Respiratory cycle of a bird

  1. During the first inspiration, the air travels through the nostrils, also called nares, of a bird, which are located at the junction between the top of the upper beak and the head. The fleshy tissue that surrounds them, in some birds, is called the cere. As in mammals, air moves through the nostrils into the nasal cavity. From there it passes through the larynx and into the trachea. Air moves through the trachea to the syrinx, which is located at the point just before the trachea divides in two. It passes through the syrinx and then the air stream is divided in two as the trachea divides. The air does not go directly to the lung, but instead travels to the caudal (posterior) air sacs. A small amount of air will pass through the caudal air sacs to the lung.
     
  2. During the first expiration, the air is moved from the posterior air sacs through the ventrobronchi and dorsobronchi into the lungs. The bronchi continue to divide into smaller diameter air capillaries. Blood capillaries flow through the air capillaries and this is where the oxygen and carbon dioxide are exchanged.
     
  3. When the bird inspires the second time, the air moves to the cranial air sacs.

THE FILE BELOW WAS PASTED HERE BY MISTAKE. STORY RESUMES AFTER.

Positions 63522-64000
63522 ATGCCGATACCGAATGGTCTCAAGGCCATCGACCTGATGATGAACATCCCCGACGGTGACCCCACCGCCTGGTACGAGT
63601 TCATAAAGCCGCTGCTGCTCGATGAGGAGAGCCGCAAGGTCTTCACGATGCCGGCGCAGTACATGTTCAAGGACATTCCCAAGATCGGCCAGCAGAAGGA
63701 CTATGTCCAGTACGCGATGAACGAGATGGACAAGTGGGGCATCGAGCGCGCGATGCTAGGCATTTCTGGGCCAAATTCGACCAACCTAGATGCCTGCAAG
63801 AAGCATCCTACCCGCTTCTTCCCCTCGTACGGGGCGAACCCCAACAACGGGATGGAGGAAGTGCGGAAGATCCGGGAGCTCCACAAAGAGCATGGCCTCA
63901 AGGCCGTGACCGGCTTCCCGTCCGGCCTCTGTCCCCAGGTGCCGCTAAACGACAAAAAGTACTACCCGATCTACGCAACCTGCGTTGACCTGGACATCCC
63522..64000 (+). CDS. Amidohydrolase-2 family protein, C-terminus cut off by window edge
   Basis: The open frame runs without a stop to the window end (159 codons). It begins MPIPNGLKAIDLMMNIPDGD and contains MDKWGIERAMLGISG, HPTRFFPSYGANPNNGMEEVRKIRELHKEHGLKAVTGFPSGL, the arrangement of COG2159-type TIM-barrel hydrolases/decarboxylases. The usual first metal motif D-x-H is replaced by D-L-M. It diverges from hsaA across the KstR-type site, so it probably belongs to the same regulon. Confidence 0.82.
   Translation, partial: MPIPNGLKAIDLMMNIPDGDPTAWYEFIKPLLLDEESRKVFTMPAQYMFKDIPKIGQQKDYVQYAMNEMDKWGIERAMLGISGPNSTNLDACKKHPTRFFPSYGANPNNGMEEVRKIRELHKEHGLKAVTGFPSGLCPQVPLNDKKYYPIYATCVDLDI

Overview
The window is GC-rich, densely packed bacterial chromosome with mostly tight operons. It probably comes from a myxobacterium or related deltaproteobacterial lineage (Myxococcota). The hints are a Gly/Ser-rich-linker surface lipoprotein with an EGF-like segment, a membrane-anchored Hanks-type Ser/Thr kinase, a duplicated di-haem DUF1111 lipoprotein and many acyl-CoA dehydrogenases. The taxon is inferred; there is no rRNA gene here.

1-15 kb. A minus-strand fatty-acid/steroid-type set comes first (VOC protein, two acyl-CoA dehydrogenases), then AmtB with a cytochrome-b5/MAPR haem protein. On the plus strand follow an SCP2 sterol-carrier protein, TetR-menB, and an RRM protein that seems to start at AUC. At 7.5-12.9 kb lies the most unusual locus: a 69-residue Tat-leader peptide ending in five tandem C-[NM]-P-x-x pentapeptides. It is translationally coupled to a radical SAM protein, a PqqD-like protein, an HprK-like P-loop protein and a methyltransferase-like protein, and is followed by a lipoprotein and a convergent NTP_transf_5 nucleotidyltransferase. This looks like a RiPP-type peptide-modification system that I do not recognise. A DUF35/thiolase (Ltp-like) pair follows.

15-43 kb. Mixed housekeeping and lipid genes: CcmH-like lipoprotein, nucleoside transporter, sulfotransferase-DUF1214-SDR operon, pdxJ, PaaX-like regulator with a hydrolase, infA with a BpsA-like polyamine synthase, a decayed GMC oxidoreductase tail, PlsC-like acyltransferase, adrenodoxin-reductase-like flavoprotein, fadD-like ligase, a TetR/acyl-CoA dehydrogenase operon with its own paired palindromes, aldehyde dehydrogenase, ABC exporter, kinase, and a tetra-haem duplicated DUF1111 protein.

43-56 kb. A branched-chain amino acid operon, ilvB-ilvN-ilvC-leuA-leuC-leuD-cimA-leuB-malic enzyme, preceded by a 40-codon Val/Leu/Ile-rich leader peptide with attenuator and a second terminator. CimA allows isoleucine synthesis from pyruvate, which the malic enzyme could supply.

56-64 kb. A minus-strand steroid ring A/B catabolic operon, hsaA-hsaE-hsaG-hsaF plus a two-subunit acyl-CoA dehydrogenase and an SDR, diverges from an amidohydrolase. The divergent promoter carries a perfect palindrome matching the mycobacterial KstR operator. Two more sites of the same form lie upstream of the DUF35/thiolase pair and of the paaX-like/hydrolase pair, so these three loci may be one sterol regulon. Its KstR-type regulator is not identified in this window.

4. On the second expiration, the air moves out of the cranial air sacs, through the syrinx into the trachea, through the larynx, and finally through the nasal cavity and out of the nostrils.
  
   Copyright  

© 2009 Drs. Foster and Smith, Inc.
Reprinted as a courtesy and with permission from
PetEducation.com (http://www.PetEducation.com)
On-line store at http://www.DrsFosterSmith.com
Free pet supply catalog: 1-800-323-4208

  
This site uses cookies to help deliver an engaging user experience. Cookies are files stored in your browser and are used by most websites to help personalise your web experience. By continuing to use our website without changing the settings, you are agreeing to our use of cookies.
To learn more about what cookies are and how to manage them visit AboutCookies.org